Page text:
KUALA LUMPUR, July 6 — Putrajaya’s renewed insistence that contract housemen have SPM-level Bahasa Malaysia qualification could force some affected graduates to wait two years before they may be employed, the Malaysian Medical Association (MMA) said today.
MMA president Dr Ravindran Naidu said some medical graduates who do not have the necessary BM qualification have already been waiting for placement since last year.
“Some of them have been waiting since July, August last year, which means it is already one year,” he told Malay Mail Online.
“If they have to sit for a test now, they can only do so in November, because that’s when people can sit for the paper, and the results will only come out in March. By the time they get a placement after that, it will be two years since they graduated,” he added.
Putrajaya started hiring housemen doctors on a contractual basis last year, after acknowledging a problem with the oversupply of medical graduates in the country that resulted in some waiting for more than a year to be placed in the local healthcare system.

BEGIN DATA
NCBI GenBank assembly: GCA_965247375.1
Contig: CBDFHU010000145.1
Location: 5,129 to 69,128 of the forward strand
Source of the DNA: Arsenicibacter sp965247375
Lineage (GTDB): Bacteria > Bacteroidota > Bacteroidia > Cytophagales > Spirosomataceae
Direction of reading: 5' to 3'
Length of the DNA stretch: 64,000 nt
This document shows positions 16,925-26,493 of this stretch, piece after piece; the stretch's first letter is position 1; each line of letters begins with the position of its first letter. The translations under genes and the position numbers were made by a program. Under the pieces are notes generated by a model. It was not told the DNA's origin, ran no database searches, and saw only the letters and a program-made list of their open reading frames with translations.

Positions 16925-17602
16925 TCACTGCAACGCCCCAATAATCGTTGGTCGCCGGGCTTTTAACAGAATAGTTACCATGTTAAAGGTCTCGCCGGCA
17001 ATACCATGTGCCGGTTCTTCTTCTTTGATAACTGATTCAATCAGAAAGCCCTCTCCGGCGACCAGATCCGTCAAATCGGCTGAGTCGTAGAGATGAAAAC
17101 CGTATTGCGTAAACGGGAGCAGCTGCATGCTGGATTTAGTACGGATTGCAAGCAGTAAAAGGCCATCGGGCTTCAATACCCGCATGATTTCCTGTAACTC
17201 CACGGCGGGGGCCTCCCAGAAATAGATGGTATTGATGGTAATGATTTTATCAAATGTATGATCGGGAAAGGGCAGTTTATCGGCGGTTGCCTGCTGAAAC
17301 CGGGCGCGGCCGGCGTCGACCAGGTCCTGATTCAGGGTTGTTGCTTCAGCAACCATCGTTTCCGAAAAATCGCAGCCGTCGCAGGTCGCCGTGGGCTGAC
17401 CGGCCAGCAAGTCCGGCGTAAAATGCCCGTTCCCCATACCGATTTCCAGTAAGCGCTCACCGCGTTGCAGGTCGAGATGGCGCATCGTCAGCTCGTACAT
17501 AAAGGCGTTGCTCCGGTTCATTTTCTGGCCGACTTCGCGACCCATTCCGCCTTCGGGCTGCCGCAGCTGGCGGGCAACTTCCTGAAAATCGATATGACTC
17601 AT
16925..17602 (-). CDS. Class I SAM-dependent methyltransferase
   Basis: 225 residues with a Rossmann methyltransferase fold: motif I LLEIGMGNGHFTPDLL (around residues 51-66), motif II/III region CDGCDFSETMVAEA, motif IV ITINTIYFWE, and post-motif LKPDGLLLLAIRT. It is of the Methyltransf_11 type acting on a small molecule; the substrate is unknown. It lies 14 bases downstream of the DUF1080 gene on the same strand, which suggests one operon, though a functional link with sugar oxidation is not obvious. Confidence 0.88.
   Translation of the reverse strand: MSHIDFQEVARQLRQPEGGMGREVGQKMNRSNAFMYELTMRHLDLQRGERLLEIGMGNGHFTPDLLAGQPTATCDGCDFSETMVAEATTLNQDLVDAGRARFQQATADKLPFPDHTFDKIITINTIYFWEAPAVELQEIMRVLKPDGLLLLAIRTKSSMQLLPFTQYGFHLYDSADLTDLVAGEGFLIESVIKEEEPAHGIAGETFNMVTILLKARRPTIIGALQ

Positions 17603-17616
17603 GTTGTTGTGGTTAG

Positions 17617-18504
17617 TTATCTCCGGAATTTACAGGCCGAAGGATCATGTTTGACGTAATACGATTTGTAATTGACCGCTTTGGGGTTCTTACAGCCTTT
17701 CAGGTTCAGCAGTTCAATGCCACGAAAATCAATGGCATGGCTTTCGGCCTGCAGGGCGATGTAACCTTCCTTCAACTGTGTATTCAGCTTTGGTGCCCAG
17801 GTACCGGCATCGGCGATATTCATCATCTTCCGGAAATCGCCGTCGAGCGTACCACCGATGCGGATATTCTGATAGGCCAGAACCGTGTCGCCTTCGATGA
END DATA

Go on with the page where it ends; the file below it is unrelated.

Dr Ravindran, who was resigned to the reversal, said Putrajaya’s rescission of the waiver did not take into account its full implications on some medical graduates.
He said that applying the decision to future graduates rather than retrospectively would have limited the repercussions, as affected students could either take the remedial test after or even before their graduation.
“This way, they would not have to waste precious time,” he added.
Health Minister Datuk Seri Dr S. Subramaniam yesterday announced that all contract medical officers must have passed the BM subject in SPM, while Deputy Prime Minister Datuk Seri Ahmad Zahid Hamidi said this requirement was applicable to all civil service positions.
Dr Subramaniam said the ruling will mainly affect more than 20 medical graduates who do not have the BM qualifications as they are children of diplomats who have spent most of their time overseas.
The Public Service Department relaxed the ruling and issued waivers when there was a shortage of doctors in the civil service in 2003, but the Health Ministry had the rule re-enforced in 2015.
However, the rule was relaxed again last year for several medical graduates to allow them to be absorbed into the civil service.